Running short of achieving your training or fitness goals? If so, you may need to take a few steps backward in order to move forward.
A new study conducted by researchers at the University of Milan suggests that backward running can improve a runner’s overall performance, help reduce the risk of injury, and even burn extra calories, according to a story by Gretchen Reynolds in The New York Times.
The study concluded that the toe-to-heel manner in which the foot strikes the ground when running backward is less stressful on the knees compared to the heel-to-toe ground contact when running forward. Furthermore, backward running forces the muscles to fire in a completely different pattern and “requires nearly 30 percent more energy than running forward at the same speed,” as reported by the Times.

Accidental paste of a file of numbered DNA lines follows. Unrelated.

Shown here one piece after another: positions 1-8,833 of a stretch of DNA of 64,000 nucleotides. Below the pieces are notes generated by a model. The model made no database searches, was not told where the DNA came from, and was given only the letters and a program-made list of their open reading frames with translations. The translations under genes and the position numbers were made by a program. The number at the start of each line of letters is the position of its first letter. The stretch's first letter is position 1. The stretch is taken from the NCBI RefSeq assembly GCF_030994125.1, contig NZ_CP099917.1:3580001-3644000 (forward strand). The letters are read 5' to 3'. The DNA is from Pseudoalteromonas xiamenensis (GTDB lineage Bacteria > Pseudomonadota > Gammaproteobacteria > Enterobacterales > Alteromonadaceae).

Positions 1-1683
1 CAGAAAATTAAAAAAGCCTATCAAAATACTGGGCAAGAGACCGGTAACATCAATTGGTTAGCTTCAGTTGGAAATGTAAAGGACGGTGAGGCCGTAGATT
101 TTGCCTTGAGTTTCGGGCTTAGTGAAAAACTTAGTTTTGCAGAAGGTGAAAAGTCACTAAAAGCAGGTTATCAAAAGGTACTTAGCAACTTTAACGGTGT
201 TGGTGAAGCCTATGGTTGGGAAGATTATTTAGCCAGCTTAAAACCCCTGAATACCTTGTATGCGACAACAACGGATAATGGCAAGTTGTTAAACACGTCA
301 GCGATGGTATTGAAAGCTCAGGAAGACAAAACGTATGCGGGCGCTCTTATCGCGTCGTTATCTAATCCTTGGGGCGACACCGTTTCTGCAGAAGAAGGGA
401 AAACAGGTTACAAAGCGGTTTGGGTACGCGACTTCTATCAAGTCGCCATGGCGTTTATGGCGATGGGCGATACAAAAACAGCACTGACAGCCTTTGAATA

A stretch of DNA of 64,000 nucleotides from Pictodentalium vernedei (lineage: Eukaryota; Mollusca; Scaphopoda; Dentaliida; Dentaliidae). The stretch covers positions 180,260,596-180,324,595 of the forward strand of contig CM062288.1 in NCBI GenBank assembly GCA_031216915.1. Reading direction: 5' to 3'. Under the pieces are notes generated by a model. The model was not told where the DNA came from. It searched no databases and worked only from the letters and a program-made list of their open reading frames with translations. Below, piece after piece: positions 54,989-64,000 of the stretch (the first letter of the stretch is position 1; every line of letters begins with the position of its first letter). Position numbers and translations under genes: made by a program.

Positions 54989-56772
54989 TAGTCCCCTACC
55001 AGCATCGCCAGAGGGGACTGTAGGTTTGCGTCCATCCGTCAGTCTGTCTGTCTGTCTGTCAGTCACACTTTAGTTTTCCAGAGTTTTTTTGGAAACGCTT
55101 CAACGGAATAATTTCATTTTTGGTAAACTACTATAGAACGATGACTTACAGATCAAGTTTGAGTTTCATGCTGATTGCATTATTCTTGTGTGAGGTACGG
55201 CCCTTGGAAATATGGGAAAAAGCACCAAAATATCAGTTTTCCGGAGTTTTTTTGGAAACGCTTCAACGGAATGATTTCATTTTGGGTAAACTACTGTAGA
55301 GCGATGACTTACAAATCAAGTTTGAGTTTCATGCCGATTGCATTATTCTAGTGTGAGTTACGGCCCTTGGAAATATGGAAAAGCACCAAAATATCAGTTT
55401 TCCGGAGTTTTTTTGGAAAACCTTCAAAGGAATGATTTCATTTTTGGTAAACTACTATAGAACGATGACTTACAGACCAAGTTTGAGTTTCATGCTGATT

Backward running and jogging are nothing new to the sports performance field. Experts and coaches have long used it to activate the backside muscles during warm-ups, address and correct muscle imbalances, and train a sport-specific component.
New Orleans Saints WR Marques Colston uses the Reverse Jog to help fire up his glutes in order to improve force production into the ground. Lynn Goff, sports medicine coordinator and Colston's strength coach, says, “Everybody is used to running forward and being very hip-flexor dominant, which you must have to have good knee drive when you’re running to be fast. But when I see somebody not focusing enough on triple extension through their glute engine—or their butt—then I have them run backward to really push off the floor and activate their glute.” (Learn about the Reverse Jog in the video at the top of this article.)
For Indiana Pacers SF Danny Granger, walking backward at un uphill incline on a treadmill adds an element of sport-specificity that suits his strength on the hardwood: defense (watch video of Granger completing the Backward Treadmill exercise).
Follow the links below to learn how other elite athletes incorporate backward running and jogging into their workouts: